Monday, November 18, 2013

Happy Birthday, Mom!


Today would have been my Mom's and Aunt Phyllis' 82nd birthdays.  This picture is from my birthday back in June of 2007, the last photo of us together.  Little did we know that two months later, my Mom would die at age 75 after complications from a simple hernia repair surgery.

Arlene Gleichsner was a SURVIVOR!  She survived breast cancer twice - 25 years apart.  She survived ovarian cancer - having two years of monthly chemo treatments to beat the disease.  She survived diabetes.  She survived a hip replacement.  She is my hero.

Phyllis Lanham was her twin sister.  Unfortunately, she also got ovarian cancer and did not survive.  She was only 70 when she died.  She was like a second mother to me - she is my hero too.

They are not the only ones in my family who have battled female cancers - cousins on my Mom's side, and my only Aunt on my Dad's side have fought the breast cancer battle.   The males in my family have seen both pancreatic and prostate cancers.

Recently my gynecologist suggested genetic counseling.  I had been given that suggestion by my doctors in Kentucky too, but I didn't know if I was ready to deal with the knowledge I might gain.

Genetic counseling involves someone looking at your family history and deciding if you are at high risk for developing cancer.  If you fall into the high risk category, a blood test can determine if you have a genetic mutation in the BRCA1 or BRCA2 gene.

Everyone carries the BRCA1 and BRCA2 genes.  They are called "tumor suppressor genes" because they make proteins that help prevent the cells from forming tumors. If one of these genes is changed through a mutation, the protein may not do its job, making it easier for a tumor to develop.

If you have a mutation in either the BRCA1 or 2 gene, your lifetime risk for getting cancer is higher than the general population - breast cancer risk goes to 87%.  Also, you have a higher risk for getting ovarian cancer and pancreatic cancer.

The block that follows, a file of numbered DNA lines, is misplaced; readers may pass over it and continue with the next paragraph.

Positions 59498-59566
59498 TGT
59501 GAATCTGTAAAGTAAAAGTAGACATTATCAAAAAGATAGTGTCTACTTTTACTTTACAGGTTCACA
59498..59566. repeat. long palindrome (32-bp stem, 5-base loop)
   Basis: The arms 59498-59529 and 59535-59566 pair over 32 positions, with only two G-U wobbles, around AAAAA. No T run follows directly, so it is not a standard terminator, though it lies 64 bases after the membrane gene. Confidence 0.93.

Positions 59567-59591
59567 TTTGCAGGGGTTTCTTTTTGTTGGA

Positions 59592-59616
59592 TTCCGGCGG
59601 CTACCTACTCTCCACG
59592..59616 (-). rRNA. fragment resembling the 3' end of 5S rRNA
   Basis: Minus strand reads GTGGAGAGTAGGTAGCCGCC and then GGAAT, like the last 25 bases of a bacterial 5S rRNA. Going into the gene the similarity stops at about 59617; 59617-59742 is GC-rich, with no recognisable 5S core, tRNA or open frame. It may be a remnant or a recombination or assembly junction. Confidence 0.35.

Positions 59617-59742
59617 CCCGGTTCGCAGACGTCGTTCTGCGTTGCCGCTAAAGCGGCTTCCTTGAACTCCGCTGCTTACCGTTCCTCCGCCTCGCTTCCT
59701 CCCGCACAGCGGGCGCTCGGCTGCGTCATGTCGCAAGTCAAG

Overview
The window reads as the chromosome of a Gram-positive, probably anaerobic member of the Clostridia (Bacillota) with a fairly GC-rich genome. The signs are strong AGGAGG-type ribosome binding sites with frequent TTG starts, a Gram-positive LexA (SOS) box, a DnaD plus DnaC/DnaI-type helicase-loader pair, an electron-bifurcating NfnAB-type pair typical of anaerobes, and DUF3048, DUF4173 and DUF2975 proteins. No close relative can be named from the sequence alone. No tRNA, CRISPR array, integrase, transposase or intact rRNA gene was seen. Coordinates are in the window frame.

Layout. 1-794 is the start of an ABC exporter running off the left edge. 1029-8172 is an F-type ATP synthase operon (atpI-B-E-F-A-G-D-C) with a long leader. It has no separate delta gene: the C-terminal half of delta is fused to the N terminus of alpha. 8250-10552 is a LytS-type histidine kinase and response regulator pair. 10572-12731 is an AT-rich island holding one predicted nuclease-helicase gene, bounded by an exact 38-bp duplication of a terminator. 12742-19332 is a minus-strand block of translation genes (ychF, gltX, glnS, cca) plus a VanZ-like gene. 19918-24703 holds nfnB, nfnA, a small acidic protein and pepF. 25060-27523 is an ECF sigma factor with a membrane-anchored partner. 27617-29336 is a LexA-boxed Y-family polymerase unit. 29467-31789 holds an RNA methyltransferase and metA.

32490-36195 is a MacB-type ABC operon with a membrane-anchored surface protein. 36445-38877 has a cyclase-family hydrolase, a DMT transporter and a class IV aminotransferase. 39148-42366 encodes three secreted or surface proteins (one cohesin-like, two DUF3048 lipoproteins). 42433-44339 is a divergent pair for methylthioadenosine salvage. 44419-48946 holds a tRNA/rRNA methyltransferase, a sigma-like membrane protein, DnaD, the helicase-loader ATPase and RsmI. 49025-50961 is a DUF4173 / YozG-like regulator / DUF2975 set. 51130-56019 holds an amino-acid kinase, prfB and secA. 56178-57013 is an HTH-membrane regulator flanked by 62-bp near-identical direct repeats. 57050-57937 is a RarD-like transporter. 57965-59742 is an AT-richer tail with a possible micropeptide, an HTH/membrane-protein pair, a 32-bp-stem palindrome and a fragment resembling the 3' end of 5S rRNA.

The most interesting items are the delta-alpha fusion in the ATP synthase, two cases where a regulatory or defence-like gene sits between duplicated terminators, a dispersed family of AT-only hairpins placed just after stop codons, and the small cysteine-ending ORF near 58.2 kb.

So, I had the blood work done.  And then a two week wait to get the results.  Last week, I found out that I tested positive for the BRCA2 gene mutation.

I'm a PREVIVOR (lucky me)!

What is a Previvor?  A previvor is a survivor of a predisposition (or increased risk) for cancer.

There is good news - I don't have cancer.

There is bad news - If I do nothing, there is a very good chance I will get cancer.  Several years ago I took care of the risk for ovarian cancer.  But now there is the breast cancer issue.

I began researching and found that there are many women in this situation - women of all ages deciding how to deal with this knowledge.  I've found a few support groups on Facebook.

There are two options when faced with being a Previvor.

1.  You increase your screenings (every six months), and pray that you don't get cancer.

2.  You have a BPM - bilateral prophylactic mastectomy

Wow, try to wrap your brain around those choices! 

Here is the problem with the first option.  I feel like a ticking time bomb.  Will I get cancer?  A person who tests positive for a gene mutation doesn't automatically get cancer.  And the 87% lifetime risk goes down the older you get.  Since I'm 56 and have never had breast cancer, my risk is still high, but not at 87%.  Factor in my family history, and this "waiting" option scares me.

Here is the problem with the second option.  Major surgery with major reconstruction.  The reconstruction options are not like getting a boob job.  There is a long recovery and lengthy process for reconstruction which involves several operations.  And then there is the risk of infection and complications.  This option scares me too.

But I'm lucky.  I know now.  I can make a decision without the decision being forced on me because I have cancer.  Getting cancer scares me more than any of the above choices!  I've seen two women fight it.  It is not pretty.